In the case of DensityImaging, we know that each measurement is adjusted by a random amount that fits a Gaussian distribution.  Simply put, this means the adjustment will typically center around 0, with more wild adjustments being less frequent.  In theory, with a large enough sample size, the returned values (when performing an identical measurement) should all fit a perfect bell curve, and the mean value would be absolutely correct.  Since taking more measurements reduces our score, though, it is impossible to make anywhere near enough measurements to be able to average out the results and hope to minimize the total error.  However, a little experimentation could show that even taking the same measurement twice and averaging the results can help improve one's score.  Further experimentation may show that, depending on implementation details, adding a third or fourth round of measurements would be too costly for the diminishing returns.

Bayes Theorem
In the case of LumberjackExam, where the probabilities and errors refer to yes/no values, we can take a more precise mathematical approach to dealing with the inaccuracy by using some rules that are formally demonstrated by Bayes' Theorem.  The theorem can be stated in a variety of different ways, but here's the one I find most useful:

Suppose a set of conditions, A1, A2,..., An each independently suggest that a condition B exists with probabilities p1, p2,..., pn, then the overall probability that condition B exists is given by:

So how does this apply? Let's consider a real world example.  Suppose that, of all people with long hair, 80% are computer programmers.  Suppose also that of all the people who wear glasses, 70% are computer programmers.  Now, suppose someone walks by who has long hair, and wears glasses.  What are the chances he is a computer programmer?

At first glance, someone might confuse this with another type of problem and arrive at an answer of 94%. I'm referring to problems like, "There is a 70% chance of rain today, and an 80% chance of rain tomorrow.  What are the chances that it rains today or tomorrow?"

The key difference here, in the example of the rain problem, is the word "or." It doesn't matter if it rains today, tomorrow, or both. When dealing with conditional probabilities that fall under Bayesian rules, that same "or" does not apply; that is, the two propositions are no longer independent events. The visually impaired, long-haired gentleman in question is either a programmer or he is not -- thus, either both conditionals are true, or both are false.

If both are true, then 70% * 80% = 56%.  If both are false, and he is not a programmer, then we evaluate 30% * 20% = 6%.  Now, notice that 56% + 6% does not add up to a full 100%.  So, we divide both by 62% to scale the value appropriately.  Thus, there is approximately a 90.3% chance this gentleman is a programmer.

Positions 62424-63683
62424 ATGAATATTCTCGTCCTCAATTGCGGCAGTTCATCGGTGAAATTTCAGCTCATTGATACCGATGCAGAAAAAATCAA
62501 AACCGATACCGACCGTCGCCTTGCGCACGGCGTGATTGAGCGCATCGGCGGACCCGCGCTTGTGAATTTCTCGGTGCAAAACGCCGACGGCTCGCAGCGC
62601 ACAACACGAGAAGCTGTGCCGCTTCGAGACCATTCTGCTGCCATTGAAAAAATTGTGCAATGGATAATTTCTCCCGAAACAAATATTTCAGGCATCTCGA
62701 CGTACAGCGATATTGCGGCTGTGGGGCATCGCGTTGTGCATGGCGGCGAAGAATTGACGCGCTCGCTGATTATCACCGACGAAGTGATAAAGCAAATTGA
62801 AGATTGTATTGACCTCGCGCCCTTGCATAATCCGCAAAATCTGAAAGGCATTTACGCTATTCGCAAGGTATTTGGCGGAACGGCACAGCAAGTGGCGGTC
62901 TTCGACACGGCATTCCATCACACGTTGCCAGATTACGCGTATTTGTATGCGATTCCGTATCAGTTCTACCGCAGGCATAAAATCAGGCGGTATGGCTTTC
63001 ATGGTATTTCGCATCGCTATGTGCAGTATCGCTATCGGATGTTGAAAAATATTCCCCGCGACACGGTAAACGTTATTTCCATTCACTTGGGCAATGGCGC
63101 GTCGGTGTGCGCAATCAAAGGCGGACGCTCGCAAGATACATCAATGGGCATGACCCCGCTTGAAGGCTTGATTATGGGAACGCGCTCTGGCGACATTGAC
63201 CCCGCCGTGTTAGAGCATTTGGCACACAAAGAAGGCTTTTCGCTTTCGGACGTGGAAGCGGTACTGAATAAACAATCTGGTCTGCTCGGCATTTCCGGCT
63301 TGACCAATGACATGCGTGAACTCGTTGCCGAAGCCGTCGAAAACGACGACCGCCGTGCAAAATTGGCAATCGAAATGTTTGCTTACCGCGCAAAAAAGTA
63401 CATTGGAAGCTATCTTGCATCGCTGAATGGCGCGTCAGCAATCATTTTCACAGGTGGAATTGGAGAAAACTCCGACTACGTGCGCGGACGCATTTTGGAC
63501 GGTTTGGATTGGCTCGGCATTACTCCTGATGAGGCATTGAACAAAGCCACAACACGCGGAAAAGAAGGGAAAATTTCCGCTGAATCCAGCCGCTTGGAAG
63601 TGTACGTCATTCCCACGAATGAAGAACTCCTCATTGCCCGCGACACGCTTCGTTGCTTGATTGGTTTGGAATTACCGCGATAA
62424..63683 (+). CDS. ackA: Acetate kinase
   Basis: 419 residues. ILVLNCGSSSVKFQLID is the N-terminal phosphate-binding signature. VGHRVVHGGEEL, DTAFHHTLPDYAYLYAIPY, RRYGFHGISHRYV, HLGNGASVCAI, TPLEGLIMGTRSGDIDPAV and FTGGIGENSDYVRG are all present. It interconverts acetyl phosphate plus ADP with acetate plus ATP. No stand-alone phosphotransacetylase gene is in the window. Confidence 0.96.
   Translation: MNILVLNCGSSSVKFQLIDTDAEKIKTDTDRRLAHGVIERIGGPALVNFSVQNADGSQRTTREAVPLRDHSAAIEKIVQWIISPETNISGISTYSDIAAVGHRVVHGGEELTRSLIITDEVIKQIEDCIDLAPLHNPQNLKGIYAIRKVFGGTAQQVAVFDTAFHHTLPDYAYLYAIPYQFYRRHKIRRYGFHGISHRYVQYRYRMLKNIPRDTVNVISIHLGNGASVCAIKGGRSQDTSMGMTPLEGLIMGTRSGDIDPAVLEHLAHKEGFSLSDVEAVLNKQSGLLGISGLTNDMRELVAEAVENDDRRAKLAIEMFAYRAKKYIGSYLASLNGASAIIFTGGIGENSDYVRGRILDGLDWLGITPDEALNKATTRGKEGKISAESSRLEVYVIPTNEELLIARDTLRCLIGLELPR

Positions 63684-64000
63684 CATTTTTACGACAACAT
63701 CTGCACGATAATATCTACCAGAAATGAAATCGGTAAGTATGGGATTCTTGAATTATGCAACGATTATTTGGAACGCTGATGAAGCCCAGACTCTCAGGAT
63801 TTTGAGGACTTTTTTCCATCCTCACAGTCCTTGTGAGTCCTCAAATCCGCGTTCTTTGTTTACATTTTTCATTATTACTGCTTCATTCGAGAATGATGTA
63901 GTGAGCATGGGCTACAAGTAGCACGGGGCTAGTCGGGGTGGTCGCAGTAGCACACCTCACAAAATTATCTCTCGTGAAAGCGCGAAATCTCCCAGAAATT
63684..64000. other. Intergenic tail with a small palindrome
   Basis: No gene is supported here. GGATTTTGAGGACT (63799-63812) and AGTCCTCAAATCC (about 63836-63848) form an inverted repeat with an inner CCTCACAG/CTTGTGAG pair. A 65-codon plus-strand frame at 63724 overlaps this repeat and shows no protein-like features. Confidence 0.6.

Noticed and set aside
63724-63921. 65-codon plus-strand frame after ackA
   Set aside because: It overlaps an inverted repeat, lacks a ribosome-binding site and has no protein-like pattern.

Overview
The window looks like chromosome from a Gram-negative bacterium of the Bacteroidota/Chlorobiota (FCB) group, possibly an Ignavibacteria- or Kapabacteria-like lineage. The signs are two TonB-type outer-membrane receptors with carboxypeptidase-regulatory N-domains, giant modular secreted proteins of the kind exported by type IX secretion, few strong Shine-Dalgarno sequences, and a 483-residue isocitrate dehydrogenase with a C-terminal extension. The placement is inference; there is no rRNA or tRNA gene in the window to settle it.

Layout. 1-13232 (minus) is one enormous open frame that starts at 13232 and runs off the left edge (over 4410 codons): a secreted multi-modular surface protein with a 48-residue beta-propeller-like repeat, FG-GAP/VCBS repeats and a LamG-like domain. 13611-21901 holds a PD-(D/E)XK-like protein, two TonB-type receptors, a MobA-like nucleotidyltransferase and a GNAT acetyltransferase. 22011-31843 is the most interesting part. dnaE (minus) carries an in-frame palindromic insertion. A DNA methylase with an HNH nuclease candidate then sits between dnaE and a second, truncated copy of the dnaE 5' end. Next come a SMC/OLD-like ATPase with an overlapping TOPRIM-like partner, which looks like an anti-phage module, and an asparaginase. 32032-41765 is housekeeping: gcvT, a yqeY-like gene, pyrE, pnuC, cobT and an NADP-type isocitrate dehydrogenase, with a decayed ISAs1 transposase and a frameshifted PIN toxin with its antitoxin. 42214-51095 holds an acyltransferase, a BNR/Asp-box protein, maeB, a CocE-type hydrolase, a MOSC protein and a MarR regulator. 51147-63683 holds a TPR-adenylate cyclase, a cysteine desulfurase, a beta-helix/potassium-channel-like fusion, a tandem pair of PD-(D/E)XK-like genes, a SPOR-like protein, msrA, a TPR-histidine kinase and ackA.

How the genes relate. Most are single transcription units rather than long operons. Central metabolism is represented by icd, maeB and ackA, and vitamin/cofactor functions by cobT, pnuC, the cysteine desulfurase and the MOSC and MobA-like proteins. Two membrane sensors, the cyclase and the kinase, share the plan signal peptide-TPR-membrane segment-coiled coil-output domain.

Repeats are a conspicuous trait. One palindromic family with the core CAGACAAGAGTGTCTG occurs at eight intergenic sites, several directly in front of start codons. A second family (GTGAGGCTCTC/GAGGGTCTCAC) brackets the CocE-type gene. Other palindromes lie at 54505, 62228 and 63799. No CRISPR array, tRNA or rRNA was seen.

There is one more important and useful detail of this basic equation.  Though I will leave the formal algebraic proof as an exercise to the reader, compare what happens if we have three conditional probabilities (as opposed to just two), and one of them is the calculated overall probability based upon two or more conditionals.  Perhaps not surprisingly, the result is the same.  What this means for us is that, using Bayes' theorem, we can accurately keep track of the probability of something being true by repeatedly applying the theorem every time we get a new piece of information, without having to keep track of the individual conditional probabilities that we have previously collected.

In the example above, we already know the gentleman has a 90.3% chance that he is a programmer.  If we were then to be told that whenever someone is carrying a laptop (and let's assume our friend is), that they have a 60% chance of being a programmer, we can then update our probability:

p = (0.903 * 0.6) / ((0.903 * 0.6) + (.097 * 0.4)) = 93.3%.

This is particularly useful in the lumberjack problem.  Every time we make an observation, we calculate a conditional probability for each tree (which was included in that viewing) being infected.  If any of those trees have already been viewed, then we can use the theorem to update our conditional probability for any of those trees, and can continue to do so with each new observation.  And, in theory, we can continue doing so repeatedly, each time ending with a more accurate feel for if the tree is actually infected.  In the case of this particular problem, we can make some observations about the effectiveness of looking at certain long distances, and may wish to only consider, say, the first five trees in front of us.

During the Intel competition series, the MessageReceiver problem had a similar conditional probability at work, in that each letter could either be transmitted correctly or incorrectly.  Knowing this, it should come as no surprise that the winning solution relied heavily upon Bayes' theorem as well.

Putting it all together
There are many different approaches to Marathon Match problems. As always, the key thing to remember – and the single coolest thing about Marathon Matches, in my opinion – is that these problems are interactive. Rather than a "final answer," the best type of Marathon Match solution is more like a dialogue.  As each test case progresses, your solution must keep track of its progress, and refine or shift its strategy accordingly.  Good luck!